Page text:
Kevin Hood, The Astronomer’s Garden (1988) – focusing on the rivalry and dislike between John Flamsteed, Astronomer Royal, and Edmond Halley. Flamsteed’s wife, Margaret, is a significant character. While solving the longitude problem, and presumably publishing Flamsteed’s observations, is the ostensible source of conflict, the blurb suggests that class, sex and ‘the real world they cannot catalogue’ are the true subjects of the play. [Not seen: on my shelf, not yet read!]

Shelagh Stephenson, An Experiment with an Air Pump (1998) – inspired by the famous Wright of Derby painting, the play is set in 1799 and 1999 and explores ideas about science, medicine and ethics, viz experiments on animals or human embryos. [I saw a Tower Theatre production in 2006. I wanted to like it, but the play struck me as a little clunky and didactic, making the characters cyphers that it was hard to engage with.]

Tom Stoppard, Arcadia (1993) – set in two time periods in an English country house, Regency and modern day, there is much discussion of mathematics, ideas about chaos, history, memory and literature (Byron is an unseen guest in the house). [I was lucky enough to see the original production in London with Rufus Sewell smouldering away as Septimus Hodge, and absolutely loved it. At the time I was doing full-time dance training and was a Guildhall drama exam. Although I was to start my undergraduate history degree later that year, I had no idea what history of science was.]

Nic Young, Trials of Galileo (2009) – a  one-man play, about, as you’d expect, science and religion, proof and faith, intellectual and spiritual salvation. [This was recently on in Edinburgh, and is performed by Tim Hardy, a friend of my mum's. She went to see it and much enjoyed it, and the reviews seem to have been positive too.]

These are the ones that come immediately to mind, though undoubtedly I’ll have a few pensées d’escalier and plenty of ‘how could you forget…!?’-type comments. (Let me point to the work of the BSHS Strolling Players, before I’m accused of ignoring ‘The Tables Turned‘.) A motley range of works, from high art to some rather pedestrian, from the West End to small performance spaces, and with all manner of attitudes to the historical sources.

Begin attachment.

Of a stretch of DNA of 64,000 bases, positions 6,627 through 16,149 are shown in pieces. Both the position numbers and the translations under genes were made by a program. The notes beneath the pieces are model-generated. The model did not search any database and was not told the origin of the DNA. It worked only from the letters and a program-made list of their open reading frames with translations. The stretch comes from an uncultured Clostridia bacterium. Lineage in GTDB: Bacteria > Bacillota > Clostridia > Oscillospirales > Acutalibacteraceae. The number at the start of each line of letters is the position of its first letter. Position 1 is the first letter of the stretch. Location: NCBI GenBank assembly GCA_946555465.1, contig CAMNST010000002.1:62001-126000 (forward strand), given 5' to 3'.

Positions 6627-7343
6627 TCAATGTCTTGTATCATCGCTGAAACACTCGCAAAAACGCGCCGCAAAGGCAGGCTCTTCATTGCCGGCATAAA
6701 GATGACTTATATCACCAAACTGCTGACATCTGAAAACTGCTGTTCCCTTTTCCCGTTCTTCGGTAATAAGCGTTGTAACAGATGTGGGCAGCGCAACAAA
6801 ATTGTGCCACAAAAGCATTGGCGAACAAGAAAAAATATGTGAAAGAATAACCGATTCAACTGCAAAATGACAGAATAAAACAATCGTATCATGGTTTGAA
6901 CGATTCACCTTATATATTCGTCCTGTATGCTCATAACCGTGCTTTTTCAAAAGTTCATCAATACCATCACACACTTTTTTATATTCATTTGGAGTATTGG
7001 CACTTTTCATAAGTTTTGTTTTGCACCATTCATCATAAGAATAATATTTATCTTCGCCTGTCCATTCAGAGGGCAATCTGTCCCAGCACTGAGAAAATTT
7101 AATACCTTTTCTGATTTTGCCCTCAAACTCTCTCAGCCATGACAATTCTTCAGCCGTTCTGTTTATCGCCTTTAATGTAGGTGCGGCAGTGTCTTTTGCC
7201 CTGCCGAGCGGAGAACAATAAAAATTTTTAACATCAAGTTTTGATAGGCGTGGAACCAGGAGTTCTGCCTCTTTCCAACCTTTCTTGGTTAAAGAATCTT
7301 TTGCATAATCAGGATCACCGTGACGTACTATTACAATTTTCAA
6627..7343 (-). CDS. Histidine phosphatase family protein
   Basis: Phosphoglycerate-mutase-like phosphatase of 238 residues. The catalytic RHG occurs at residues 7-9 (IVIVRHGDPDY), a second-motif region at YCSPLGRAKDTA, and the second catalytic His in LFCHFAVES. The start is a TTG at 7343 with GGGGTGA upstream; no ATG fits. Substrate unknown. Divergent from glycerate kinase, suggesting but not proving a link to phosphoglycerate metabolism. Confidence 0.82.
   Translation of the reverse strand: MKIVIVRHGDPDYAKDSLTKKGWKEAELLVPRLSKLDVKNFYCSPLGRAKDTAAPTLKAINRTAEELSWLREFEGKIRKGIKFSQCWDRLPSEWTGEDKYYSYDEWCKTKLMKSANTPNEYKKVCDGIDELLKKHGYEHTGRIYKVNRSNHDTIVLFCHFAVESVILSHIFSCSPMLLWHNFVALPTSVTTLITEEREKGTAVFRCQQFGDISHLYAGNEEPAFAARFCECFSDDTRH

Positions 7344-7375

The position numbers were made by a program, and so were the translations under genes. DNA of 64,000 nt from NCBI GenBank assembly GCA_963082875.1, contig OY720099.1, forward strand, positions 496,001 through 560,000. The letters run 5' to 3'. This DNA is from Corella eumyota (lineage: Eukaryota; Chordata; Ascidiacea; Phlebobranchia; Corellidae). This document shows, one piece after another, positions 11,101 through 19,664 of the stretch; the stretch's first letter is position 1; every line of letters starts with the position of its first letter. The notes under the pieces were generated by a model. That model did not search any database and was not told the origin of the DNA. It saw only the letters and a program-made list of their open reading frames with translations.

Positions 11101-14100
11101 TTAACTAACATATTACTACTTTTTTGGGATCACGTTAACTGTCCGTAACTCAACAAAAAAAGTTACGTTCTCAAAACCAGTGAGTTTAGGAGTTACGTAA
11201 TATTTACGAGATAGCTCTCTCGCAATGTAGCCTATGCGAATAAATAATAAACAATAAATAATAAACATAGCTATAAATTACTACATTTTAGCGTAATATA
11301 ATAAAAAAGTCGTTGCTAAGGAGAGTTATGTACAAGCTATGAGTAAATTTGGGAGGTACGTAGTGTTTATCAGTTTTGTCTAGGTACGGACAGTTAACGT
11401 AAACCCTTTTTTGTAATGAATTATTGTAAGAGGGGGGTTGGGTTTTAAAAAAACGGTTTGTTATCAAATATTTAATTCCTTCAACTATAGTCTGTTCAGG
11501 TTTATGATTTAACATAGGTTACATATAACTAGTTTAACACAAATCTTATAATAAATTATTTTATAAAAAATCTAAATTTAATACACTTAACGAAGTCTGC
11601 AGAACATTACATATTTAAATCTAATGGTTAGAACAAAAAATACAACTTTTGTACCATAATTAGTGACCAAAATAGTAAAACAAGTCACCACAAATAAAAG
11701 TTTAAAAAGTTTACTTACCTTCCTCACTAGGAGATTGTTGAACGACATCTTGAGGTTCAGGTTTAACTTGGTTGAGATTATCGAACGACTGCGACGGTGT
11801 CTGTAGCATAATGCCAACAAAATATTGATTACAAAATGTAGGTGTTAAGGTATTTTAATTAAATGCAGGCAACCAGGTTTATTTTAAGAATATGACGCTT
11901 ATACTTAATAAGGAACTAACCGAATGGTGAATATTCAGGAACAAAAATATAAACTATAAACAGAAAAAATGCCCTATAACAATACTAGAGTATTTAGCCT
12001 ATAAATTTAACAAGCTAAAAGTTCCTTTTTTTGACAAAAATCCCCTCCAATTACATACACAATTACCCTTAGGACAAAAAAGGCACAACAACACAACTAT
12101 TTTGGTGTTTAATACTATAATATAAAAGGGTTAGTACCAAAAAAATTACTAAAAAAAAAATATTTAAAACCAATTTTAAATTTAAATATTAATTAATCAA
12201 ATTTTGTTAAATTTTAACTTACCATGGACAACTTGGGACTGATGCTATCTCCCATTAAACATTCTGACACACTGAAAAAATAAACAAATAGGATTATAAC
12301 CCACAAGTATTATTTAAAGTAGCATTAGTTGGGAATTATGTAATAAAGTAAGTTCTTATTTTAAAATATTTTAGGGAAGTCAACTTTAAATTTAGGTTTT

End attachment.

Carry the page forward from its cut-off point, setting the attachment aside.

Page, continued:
33 thoughts on “History of science on stage

  1. Pingback: History of science on stage | Whewell's Ghost

  2. Hiya

    Just a few extras for your list :

    From the world of opera, Doctor Atomic definitely counts (and there’s an eclipse in Bluebeard’s Castle). Otherwise QED, an almost-monologue about Feynman, and Proof should be on the list.

  3. Great topic, Becky. Here are a few more:
    Georgina Ferry, Hidden Glory: Dorothy Hodgkin in her own words, 2010 (one-woman show)
    Robert Marc Friedman, Remembering Miss Meitner, 2001ish? (three-hander: Meitner, Frisch, Siegbahn, and the discovery of fission)
    Anna Ziegler, Photograph 51, 2008ish? (Rosalind Franklin and the discovery of the double helix)
    Hugh Whitemore, Breaking the Code, 1986 (Alan Turing: split time period again)

    Still haven’t had the chance to see any of them, alas…

      • Is this a good time to say Drinking Up Time at the British Science Festival Bradford Saturday 10 September (TOMORROW) details here or here FREE EVENT no need to pre-book AND IT’S IN A PUB (dear world, please come to my thing instead of the properly funded stuff)?

        Plugging aside, is it a good idea to draw a line between drama aimed at regular theatre-going audiences, and the kind of production you’re more likely to see programmed as part of a science festival, whose main aim is unapologetically to serve science (or in my case HoS) public engagement aims? Or is this distinction counterproductive?

      • Good plugging James!

        Yes, you’re right. I am focusing here on theatre aimed at non-specialists, and I don’t think it’s counter-productive to mark the distinction. I plan to write another post about ‘theatre’ and engagement in science/history of science. However, some of those I’ve listed do sit somewhere between both camps, especially when you note who funded or partnered with some of the productions, and where they have been performed. More analysis needed….

  4. Not strictly history of science but two of the main characters are “Isaac Newton” and “Albert Einstein”: Friedrich Dürrenmatt The Physicists (Die Physiker 1962)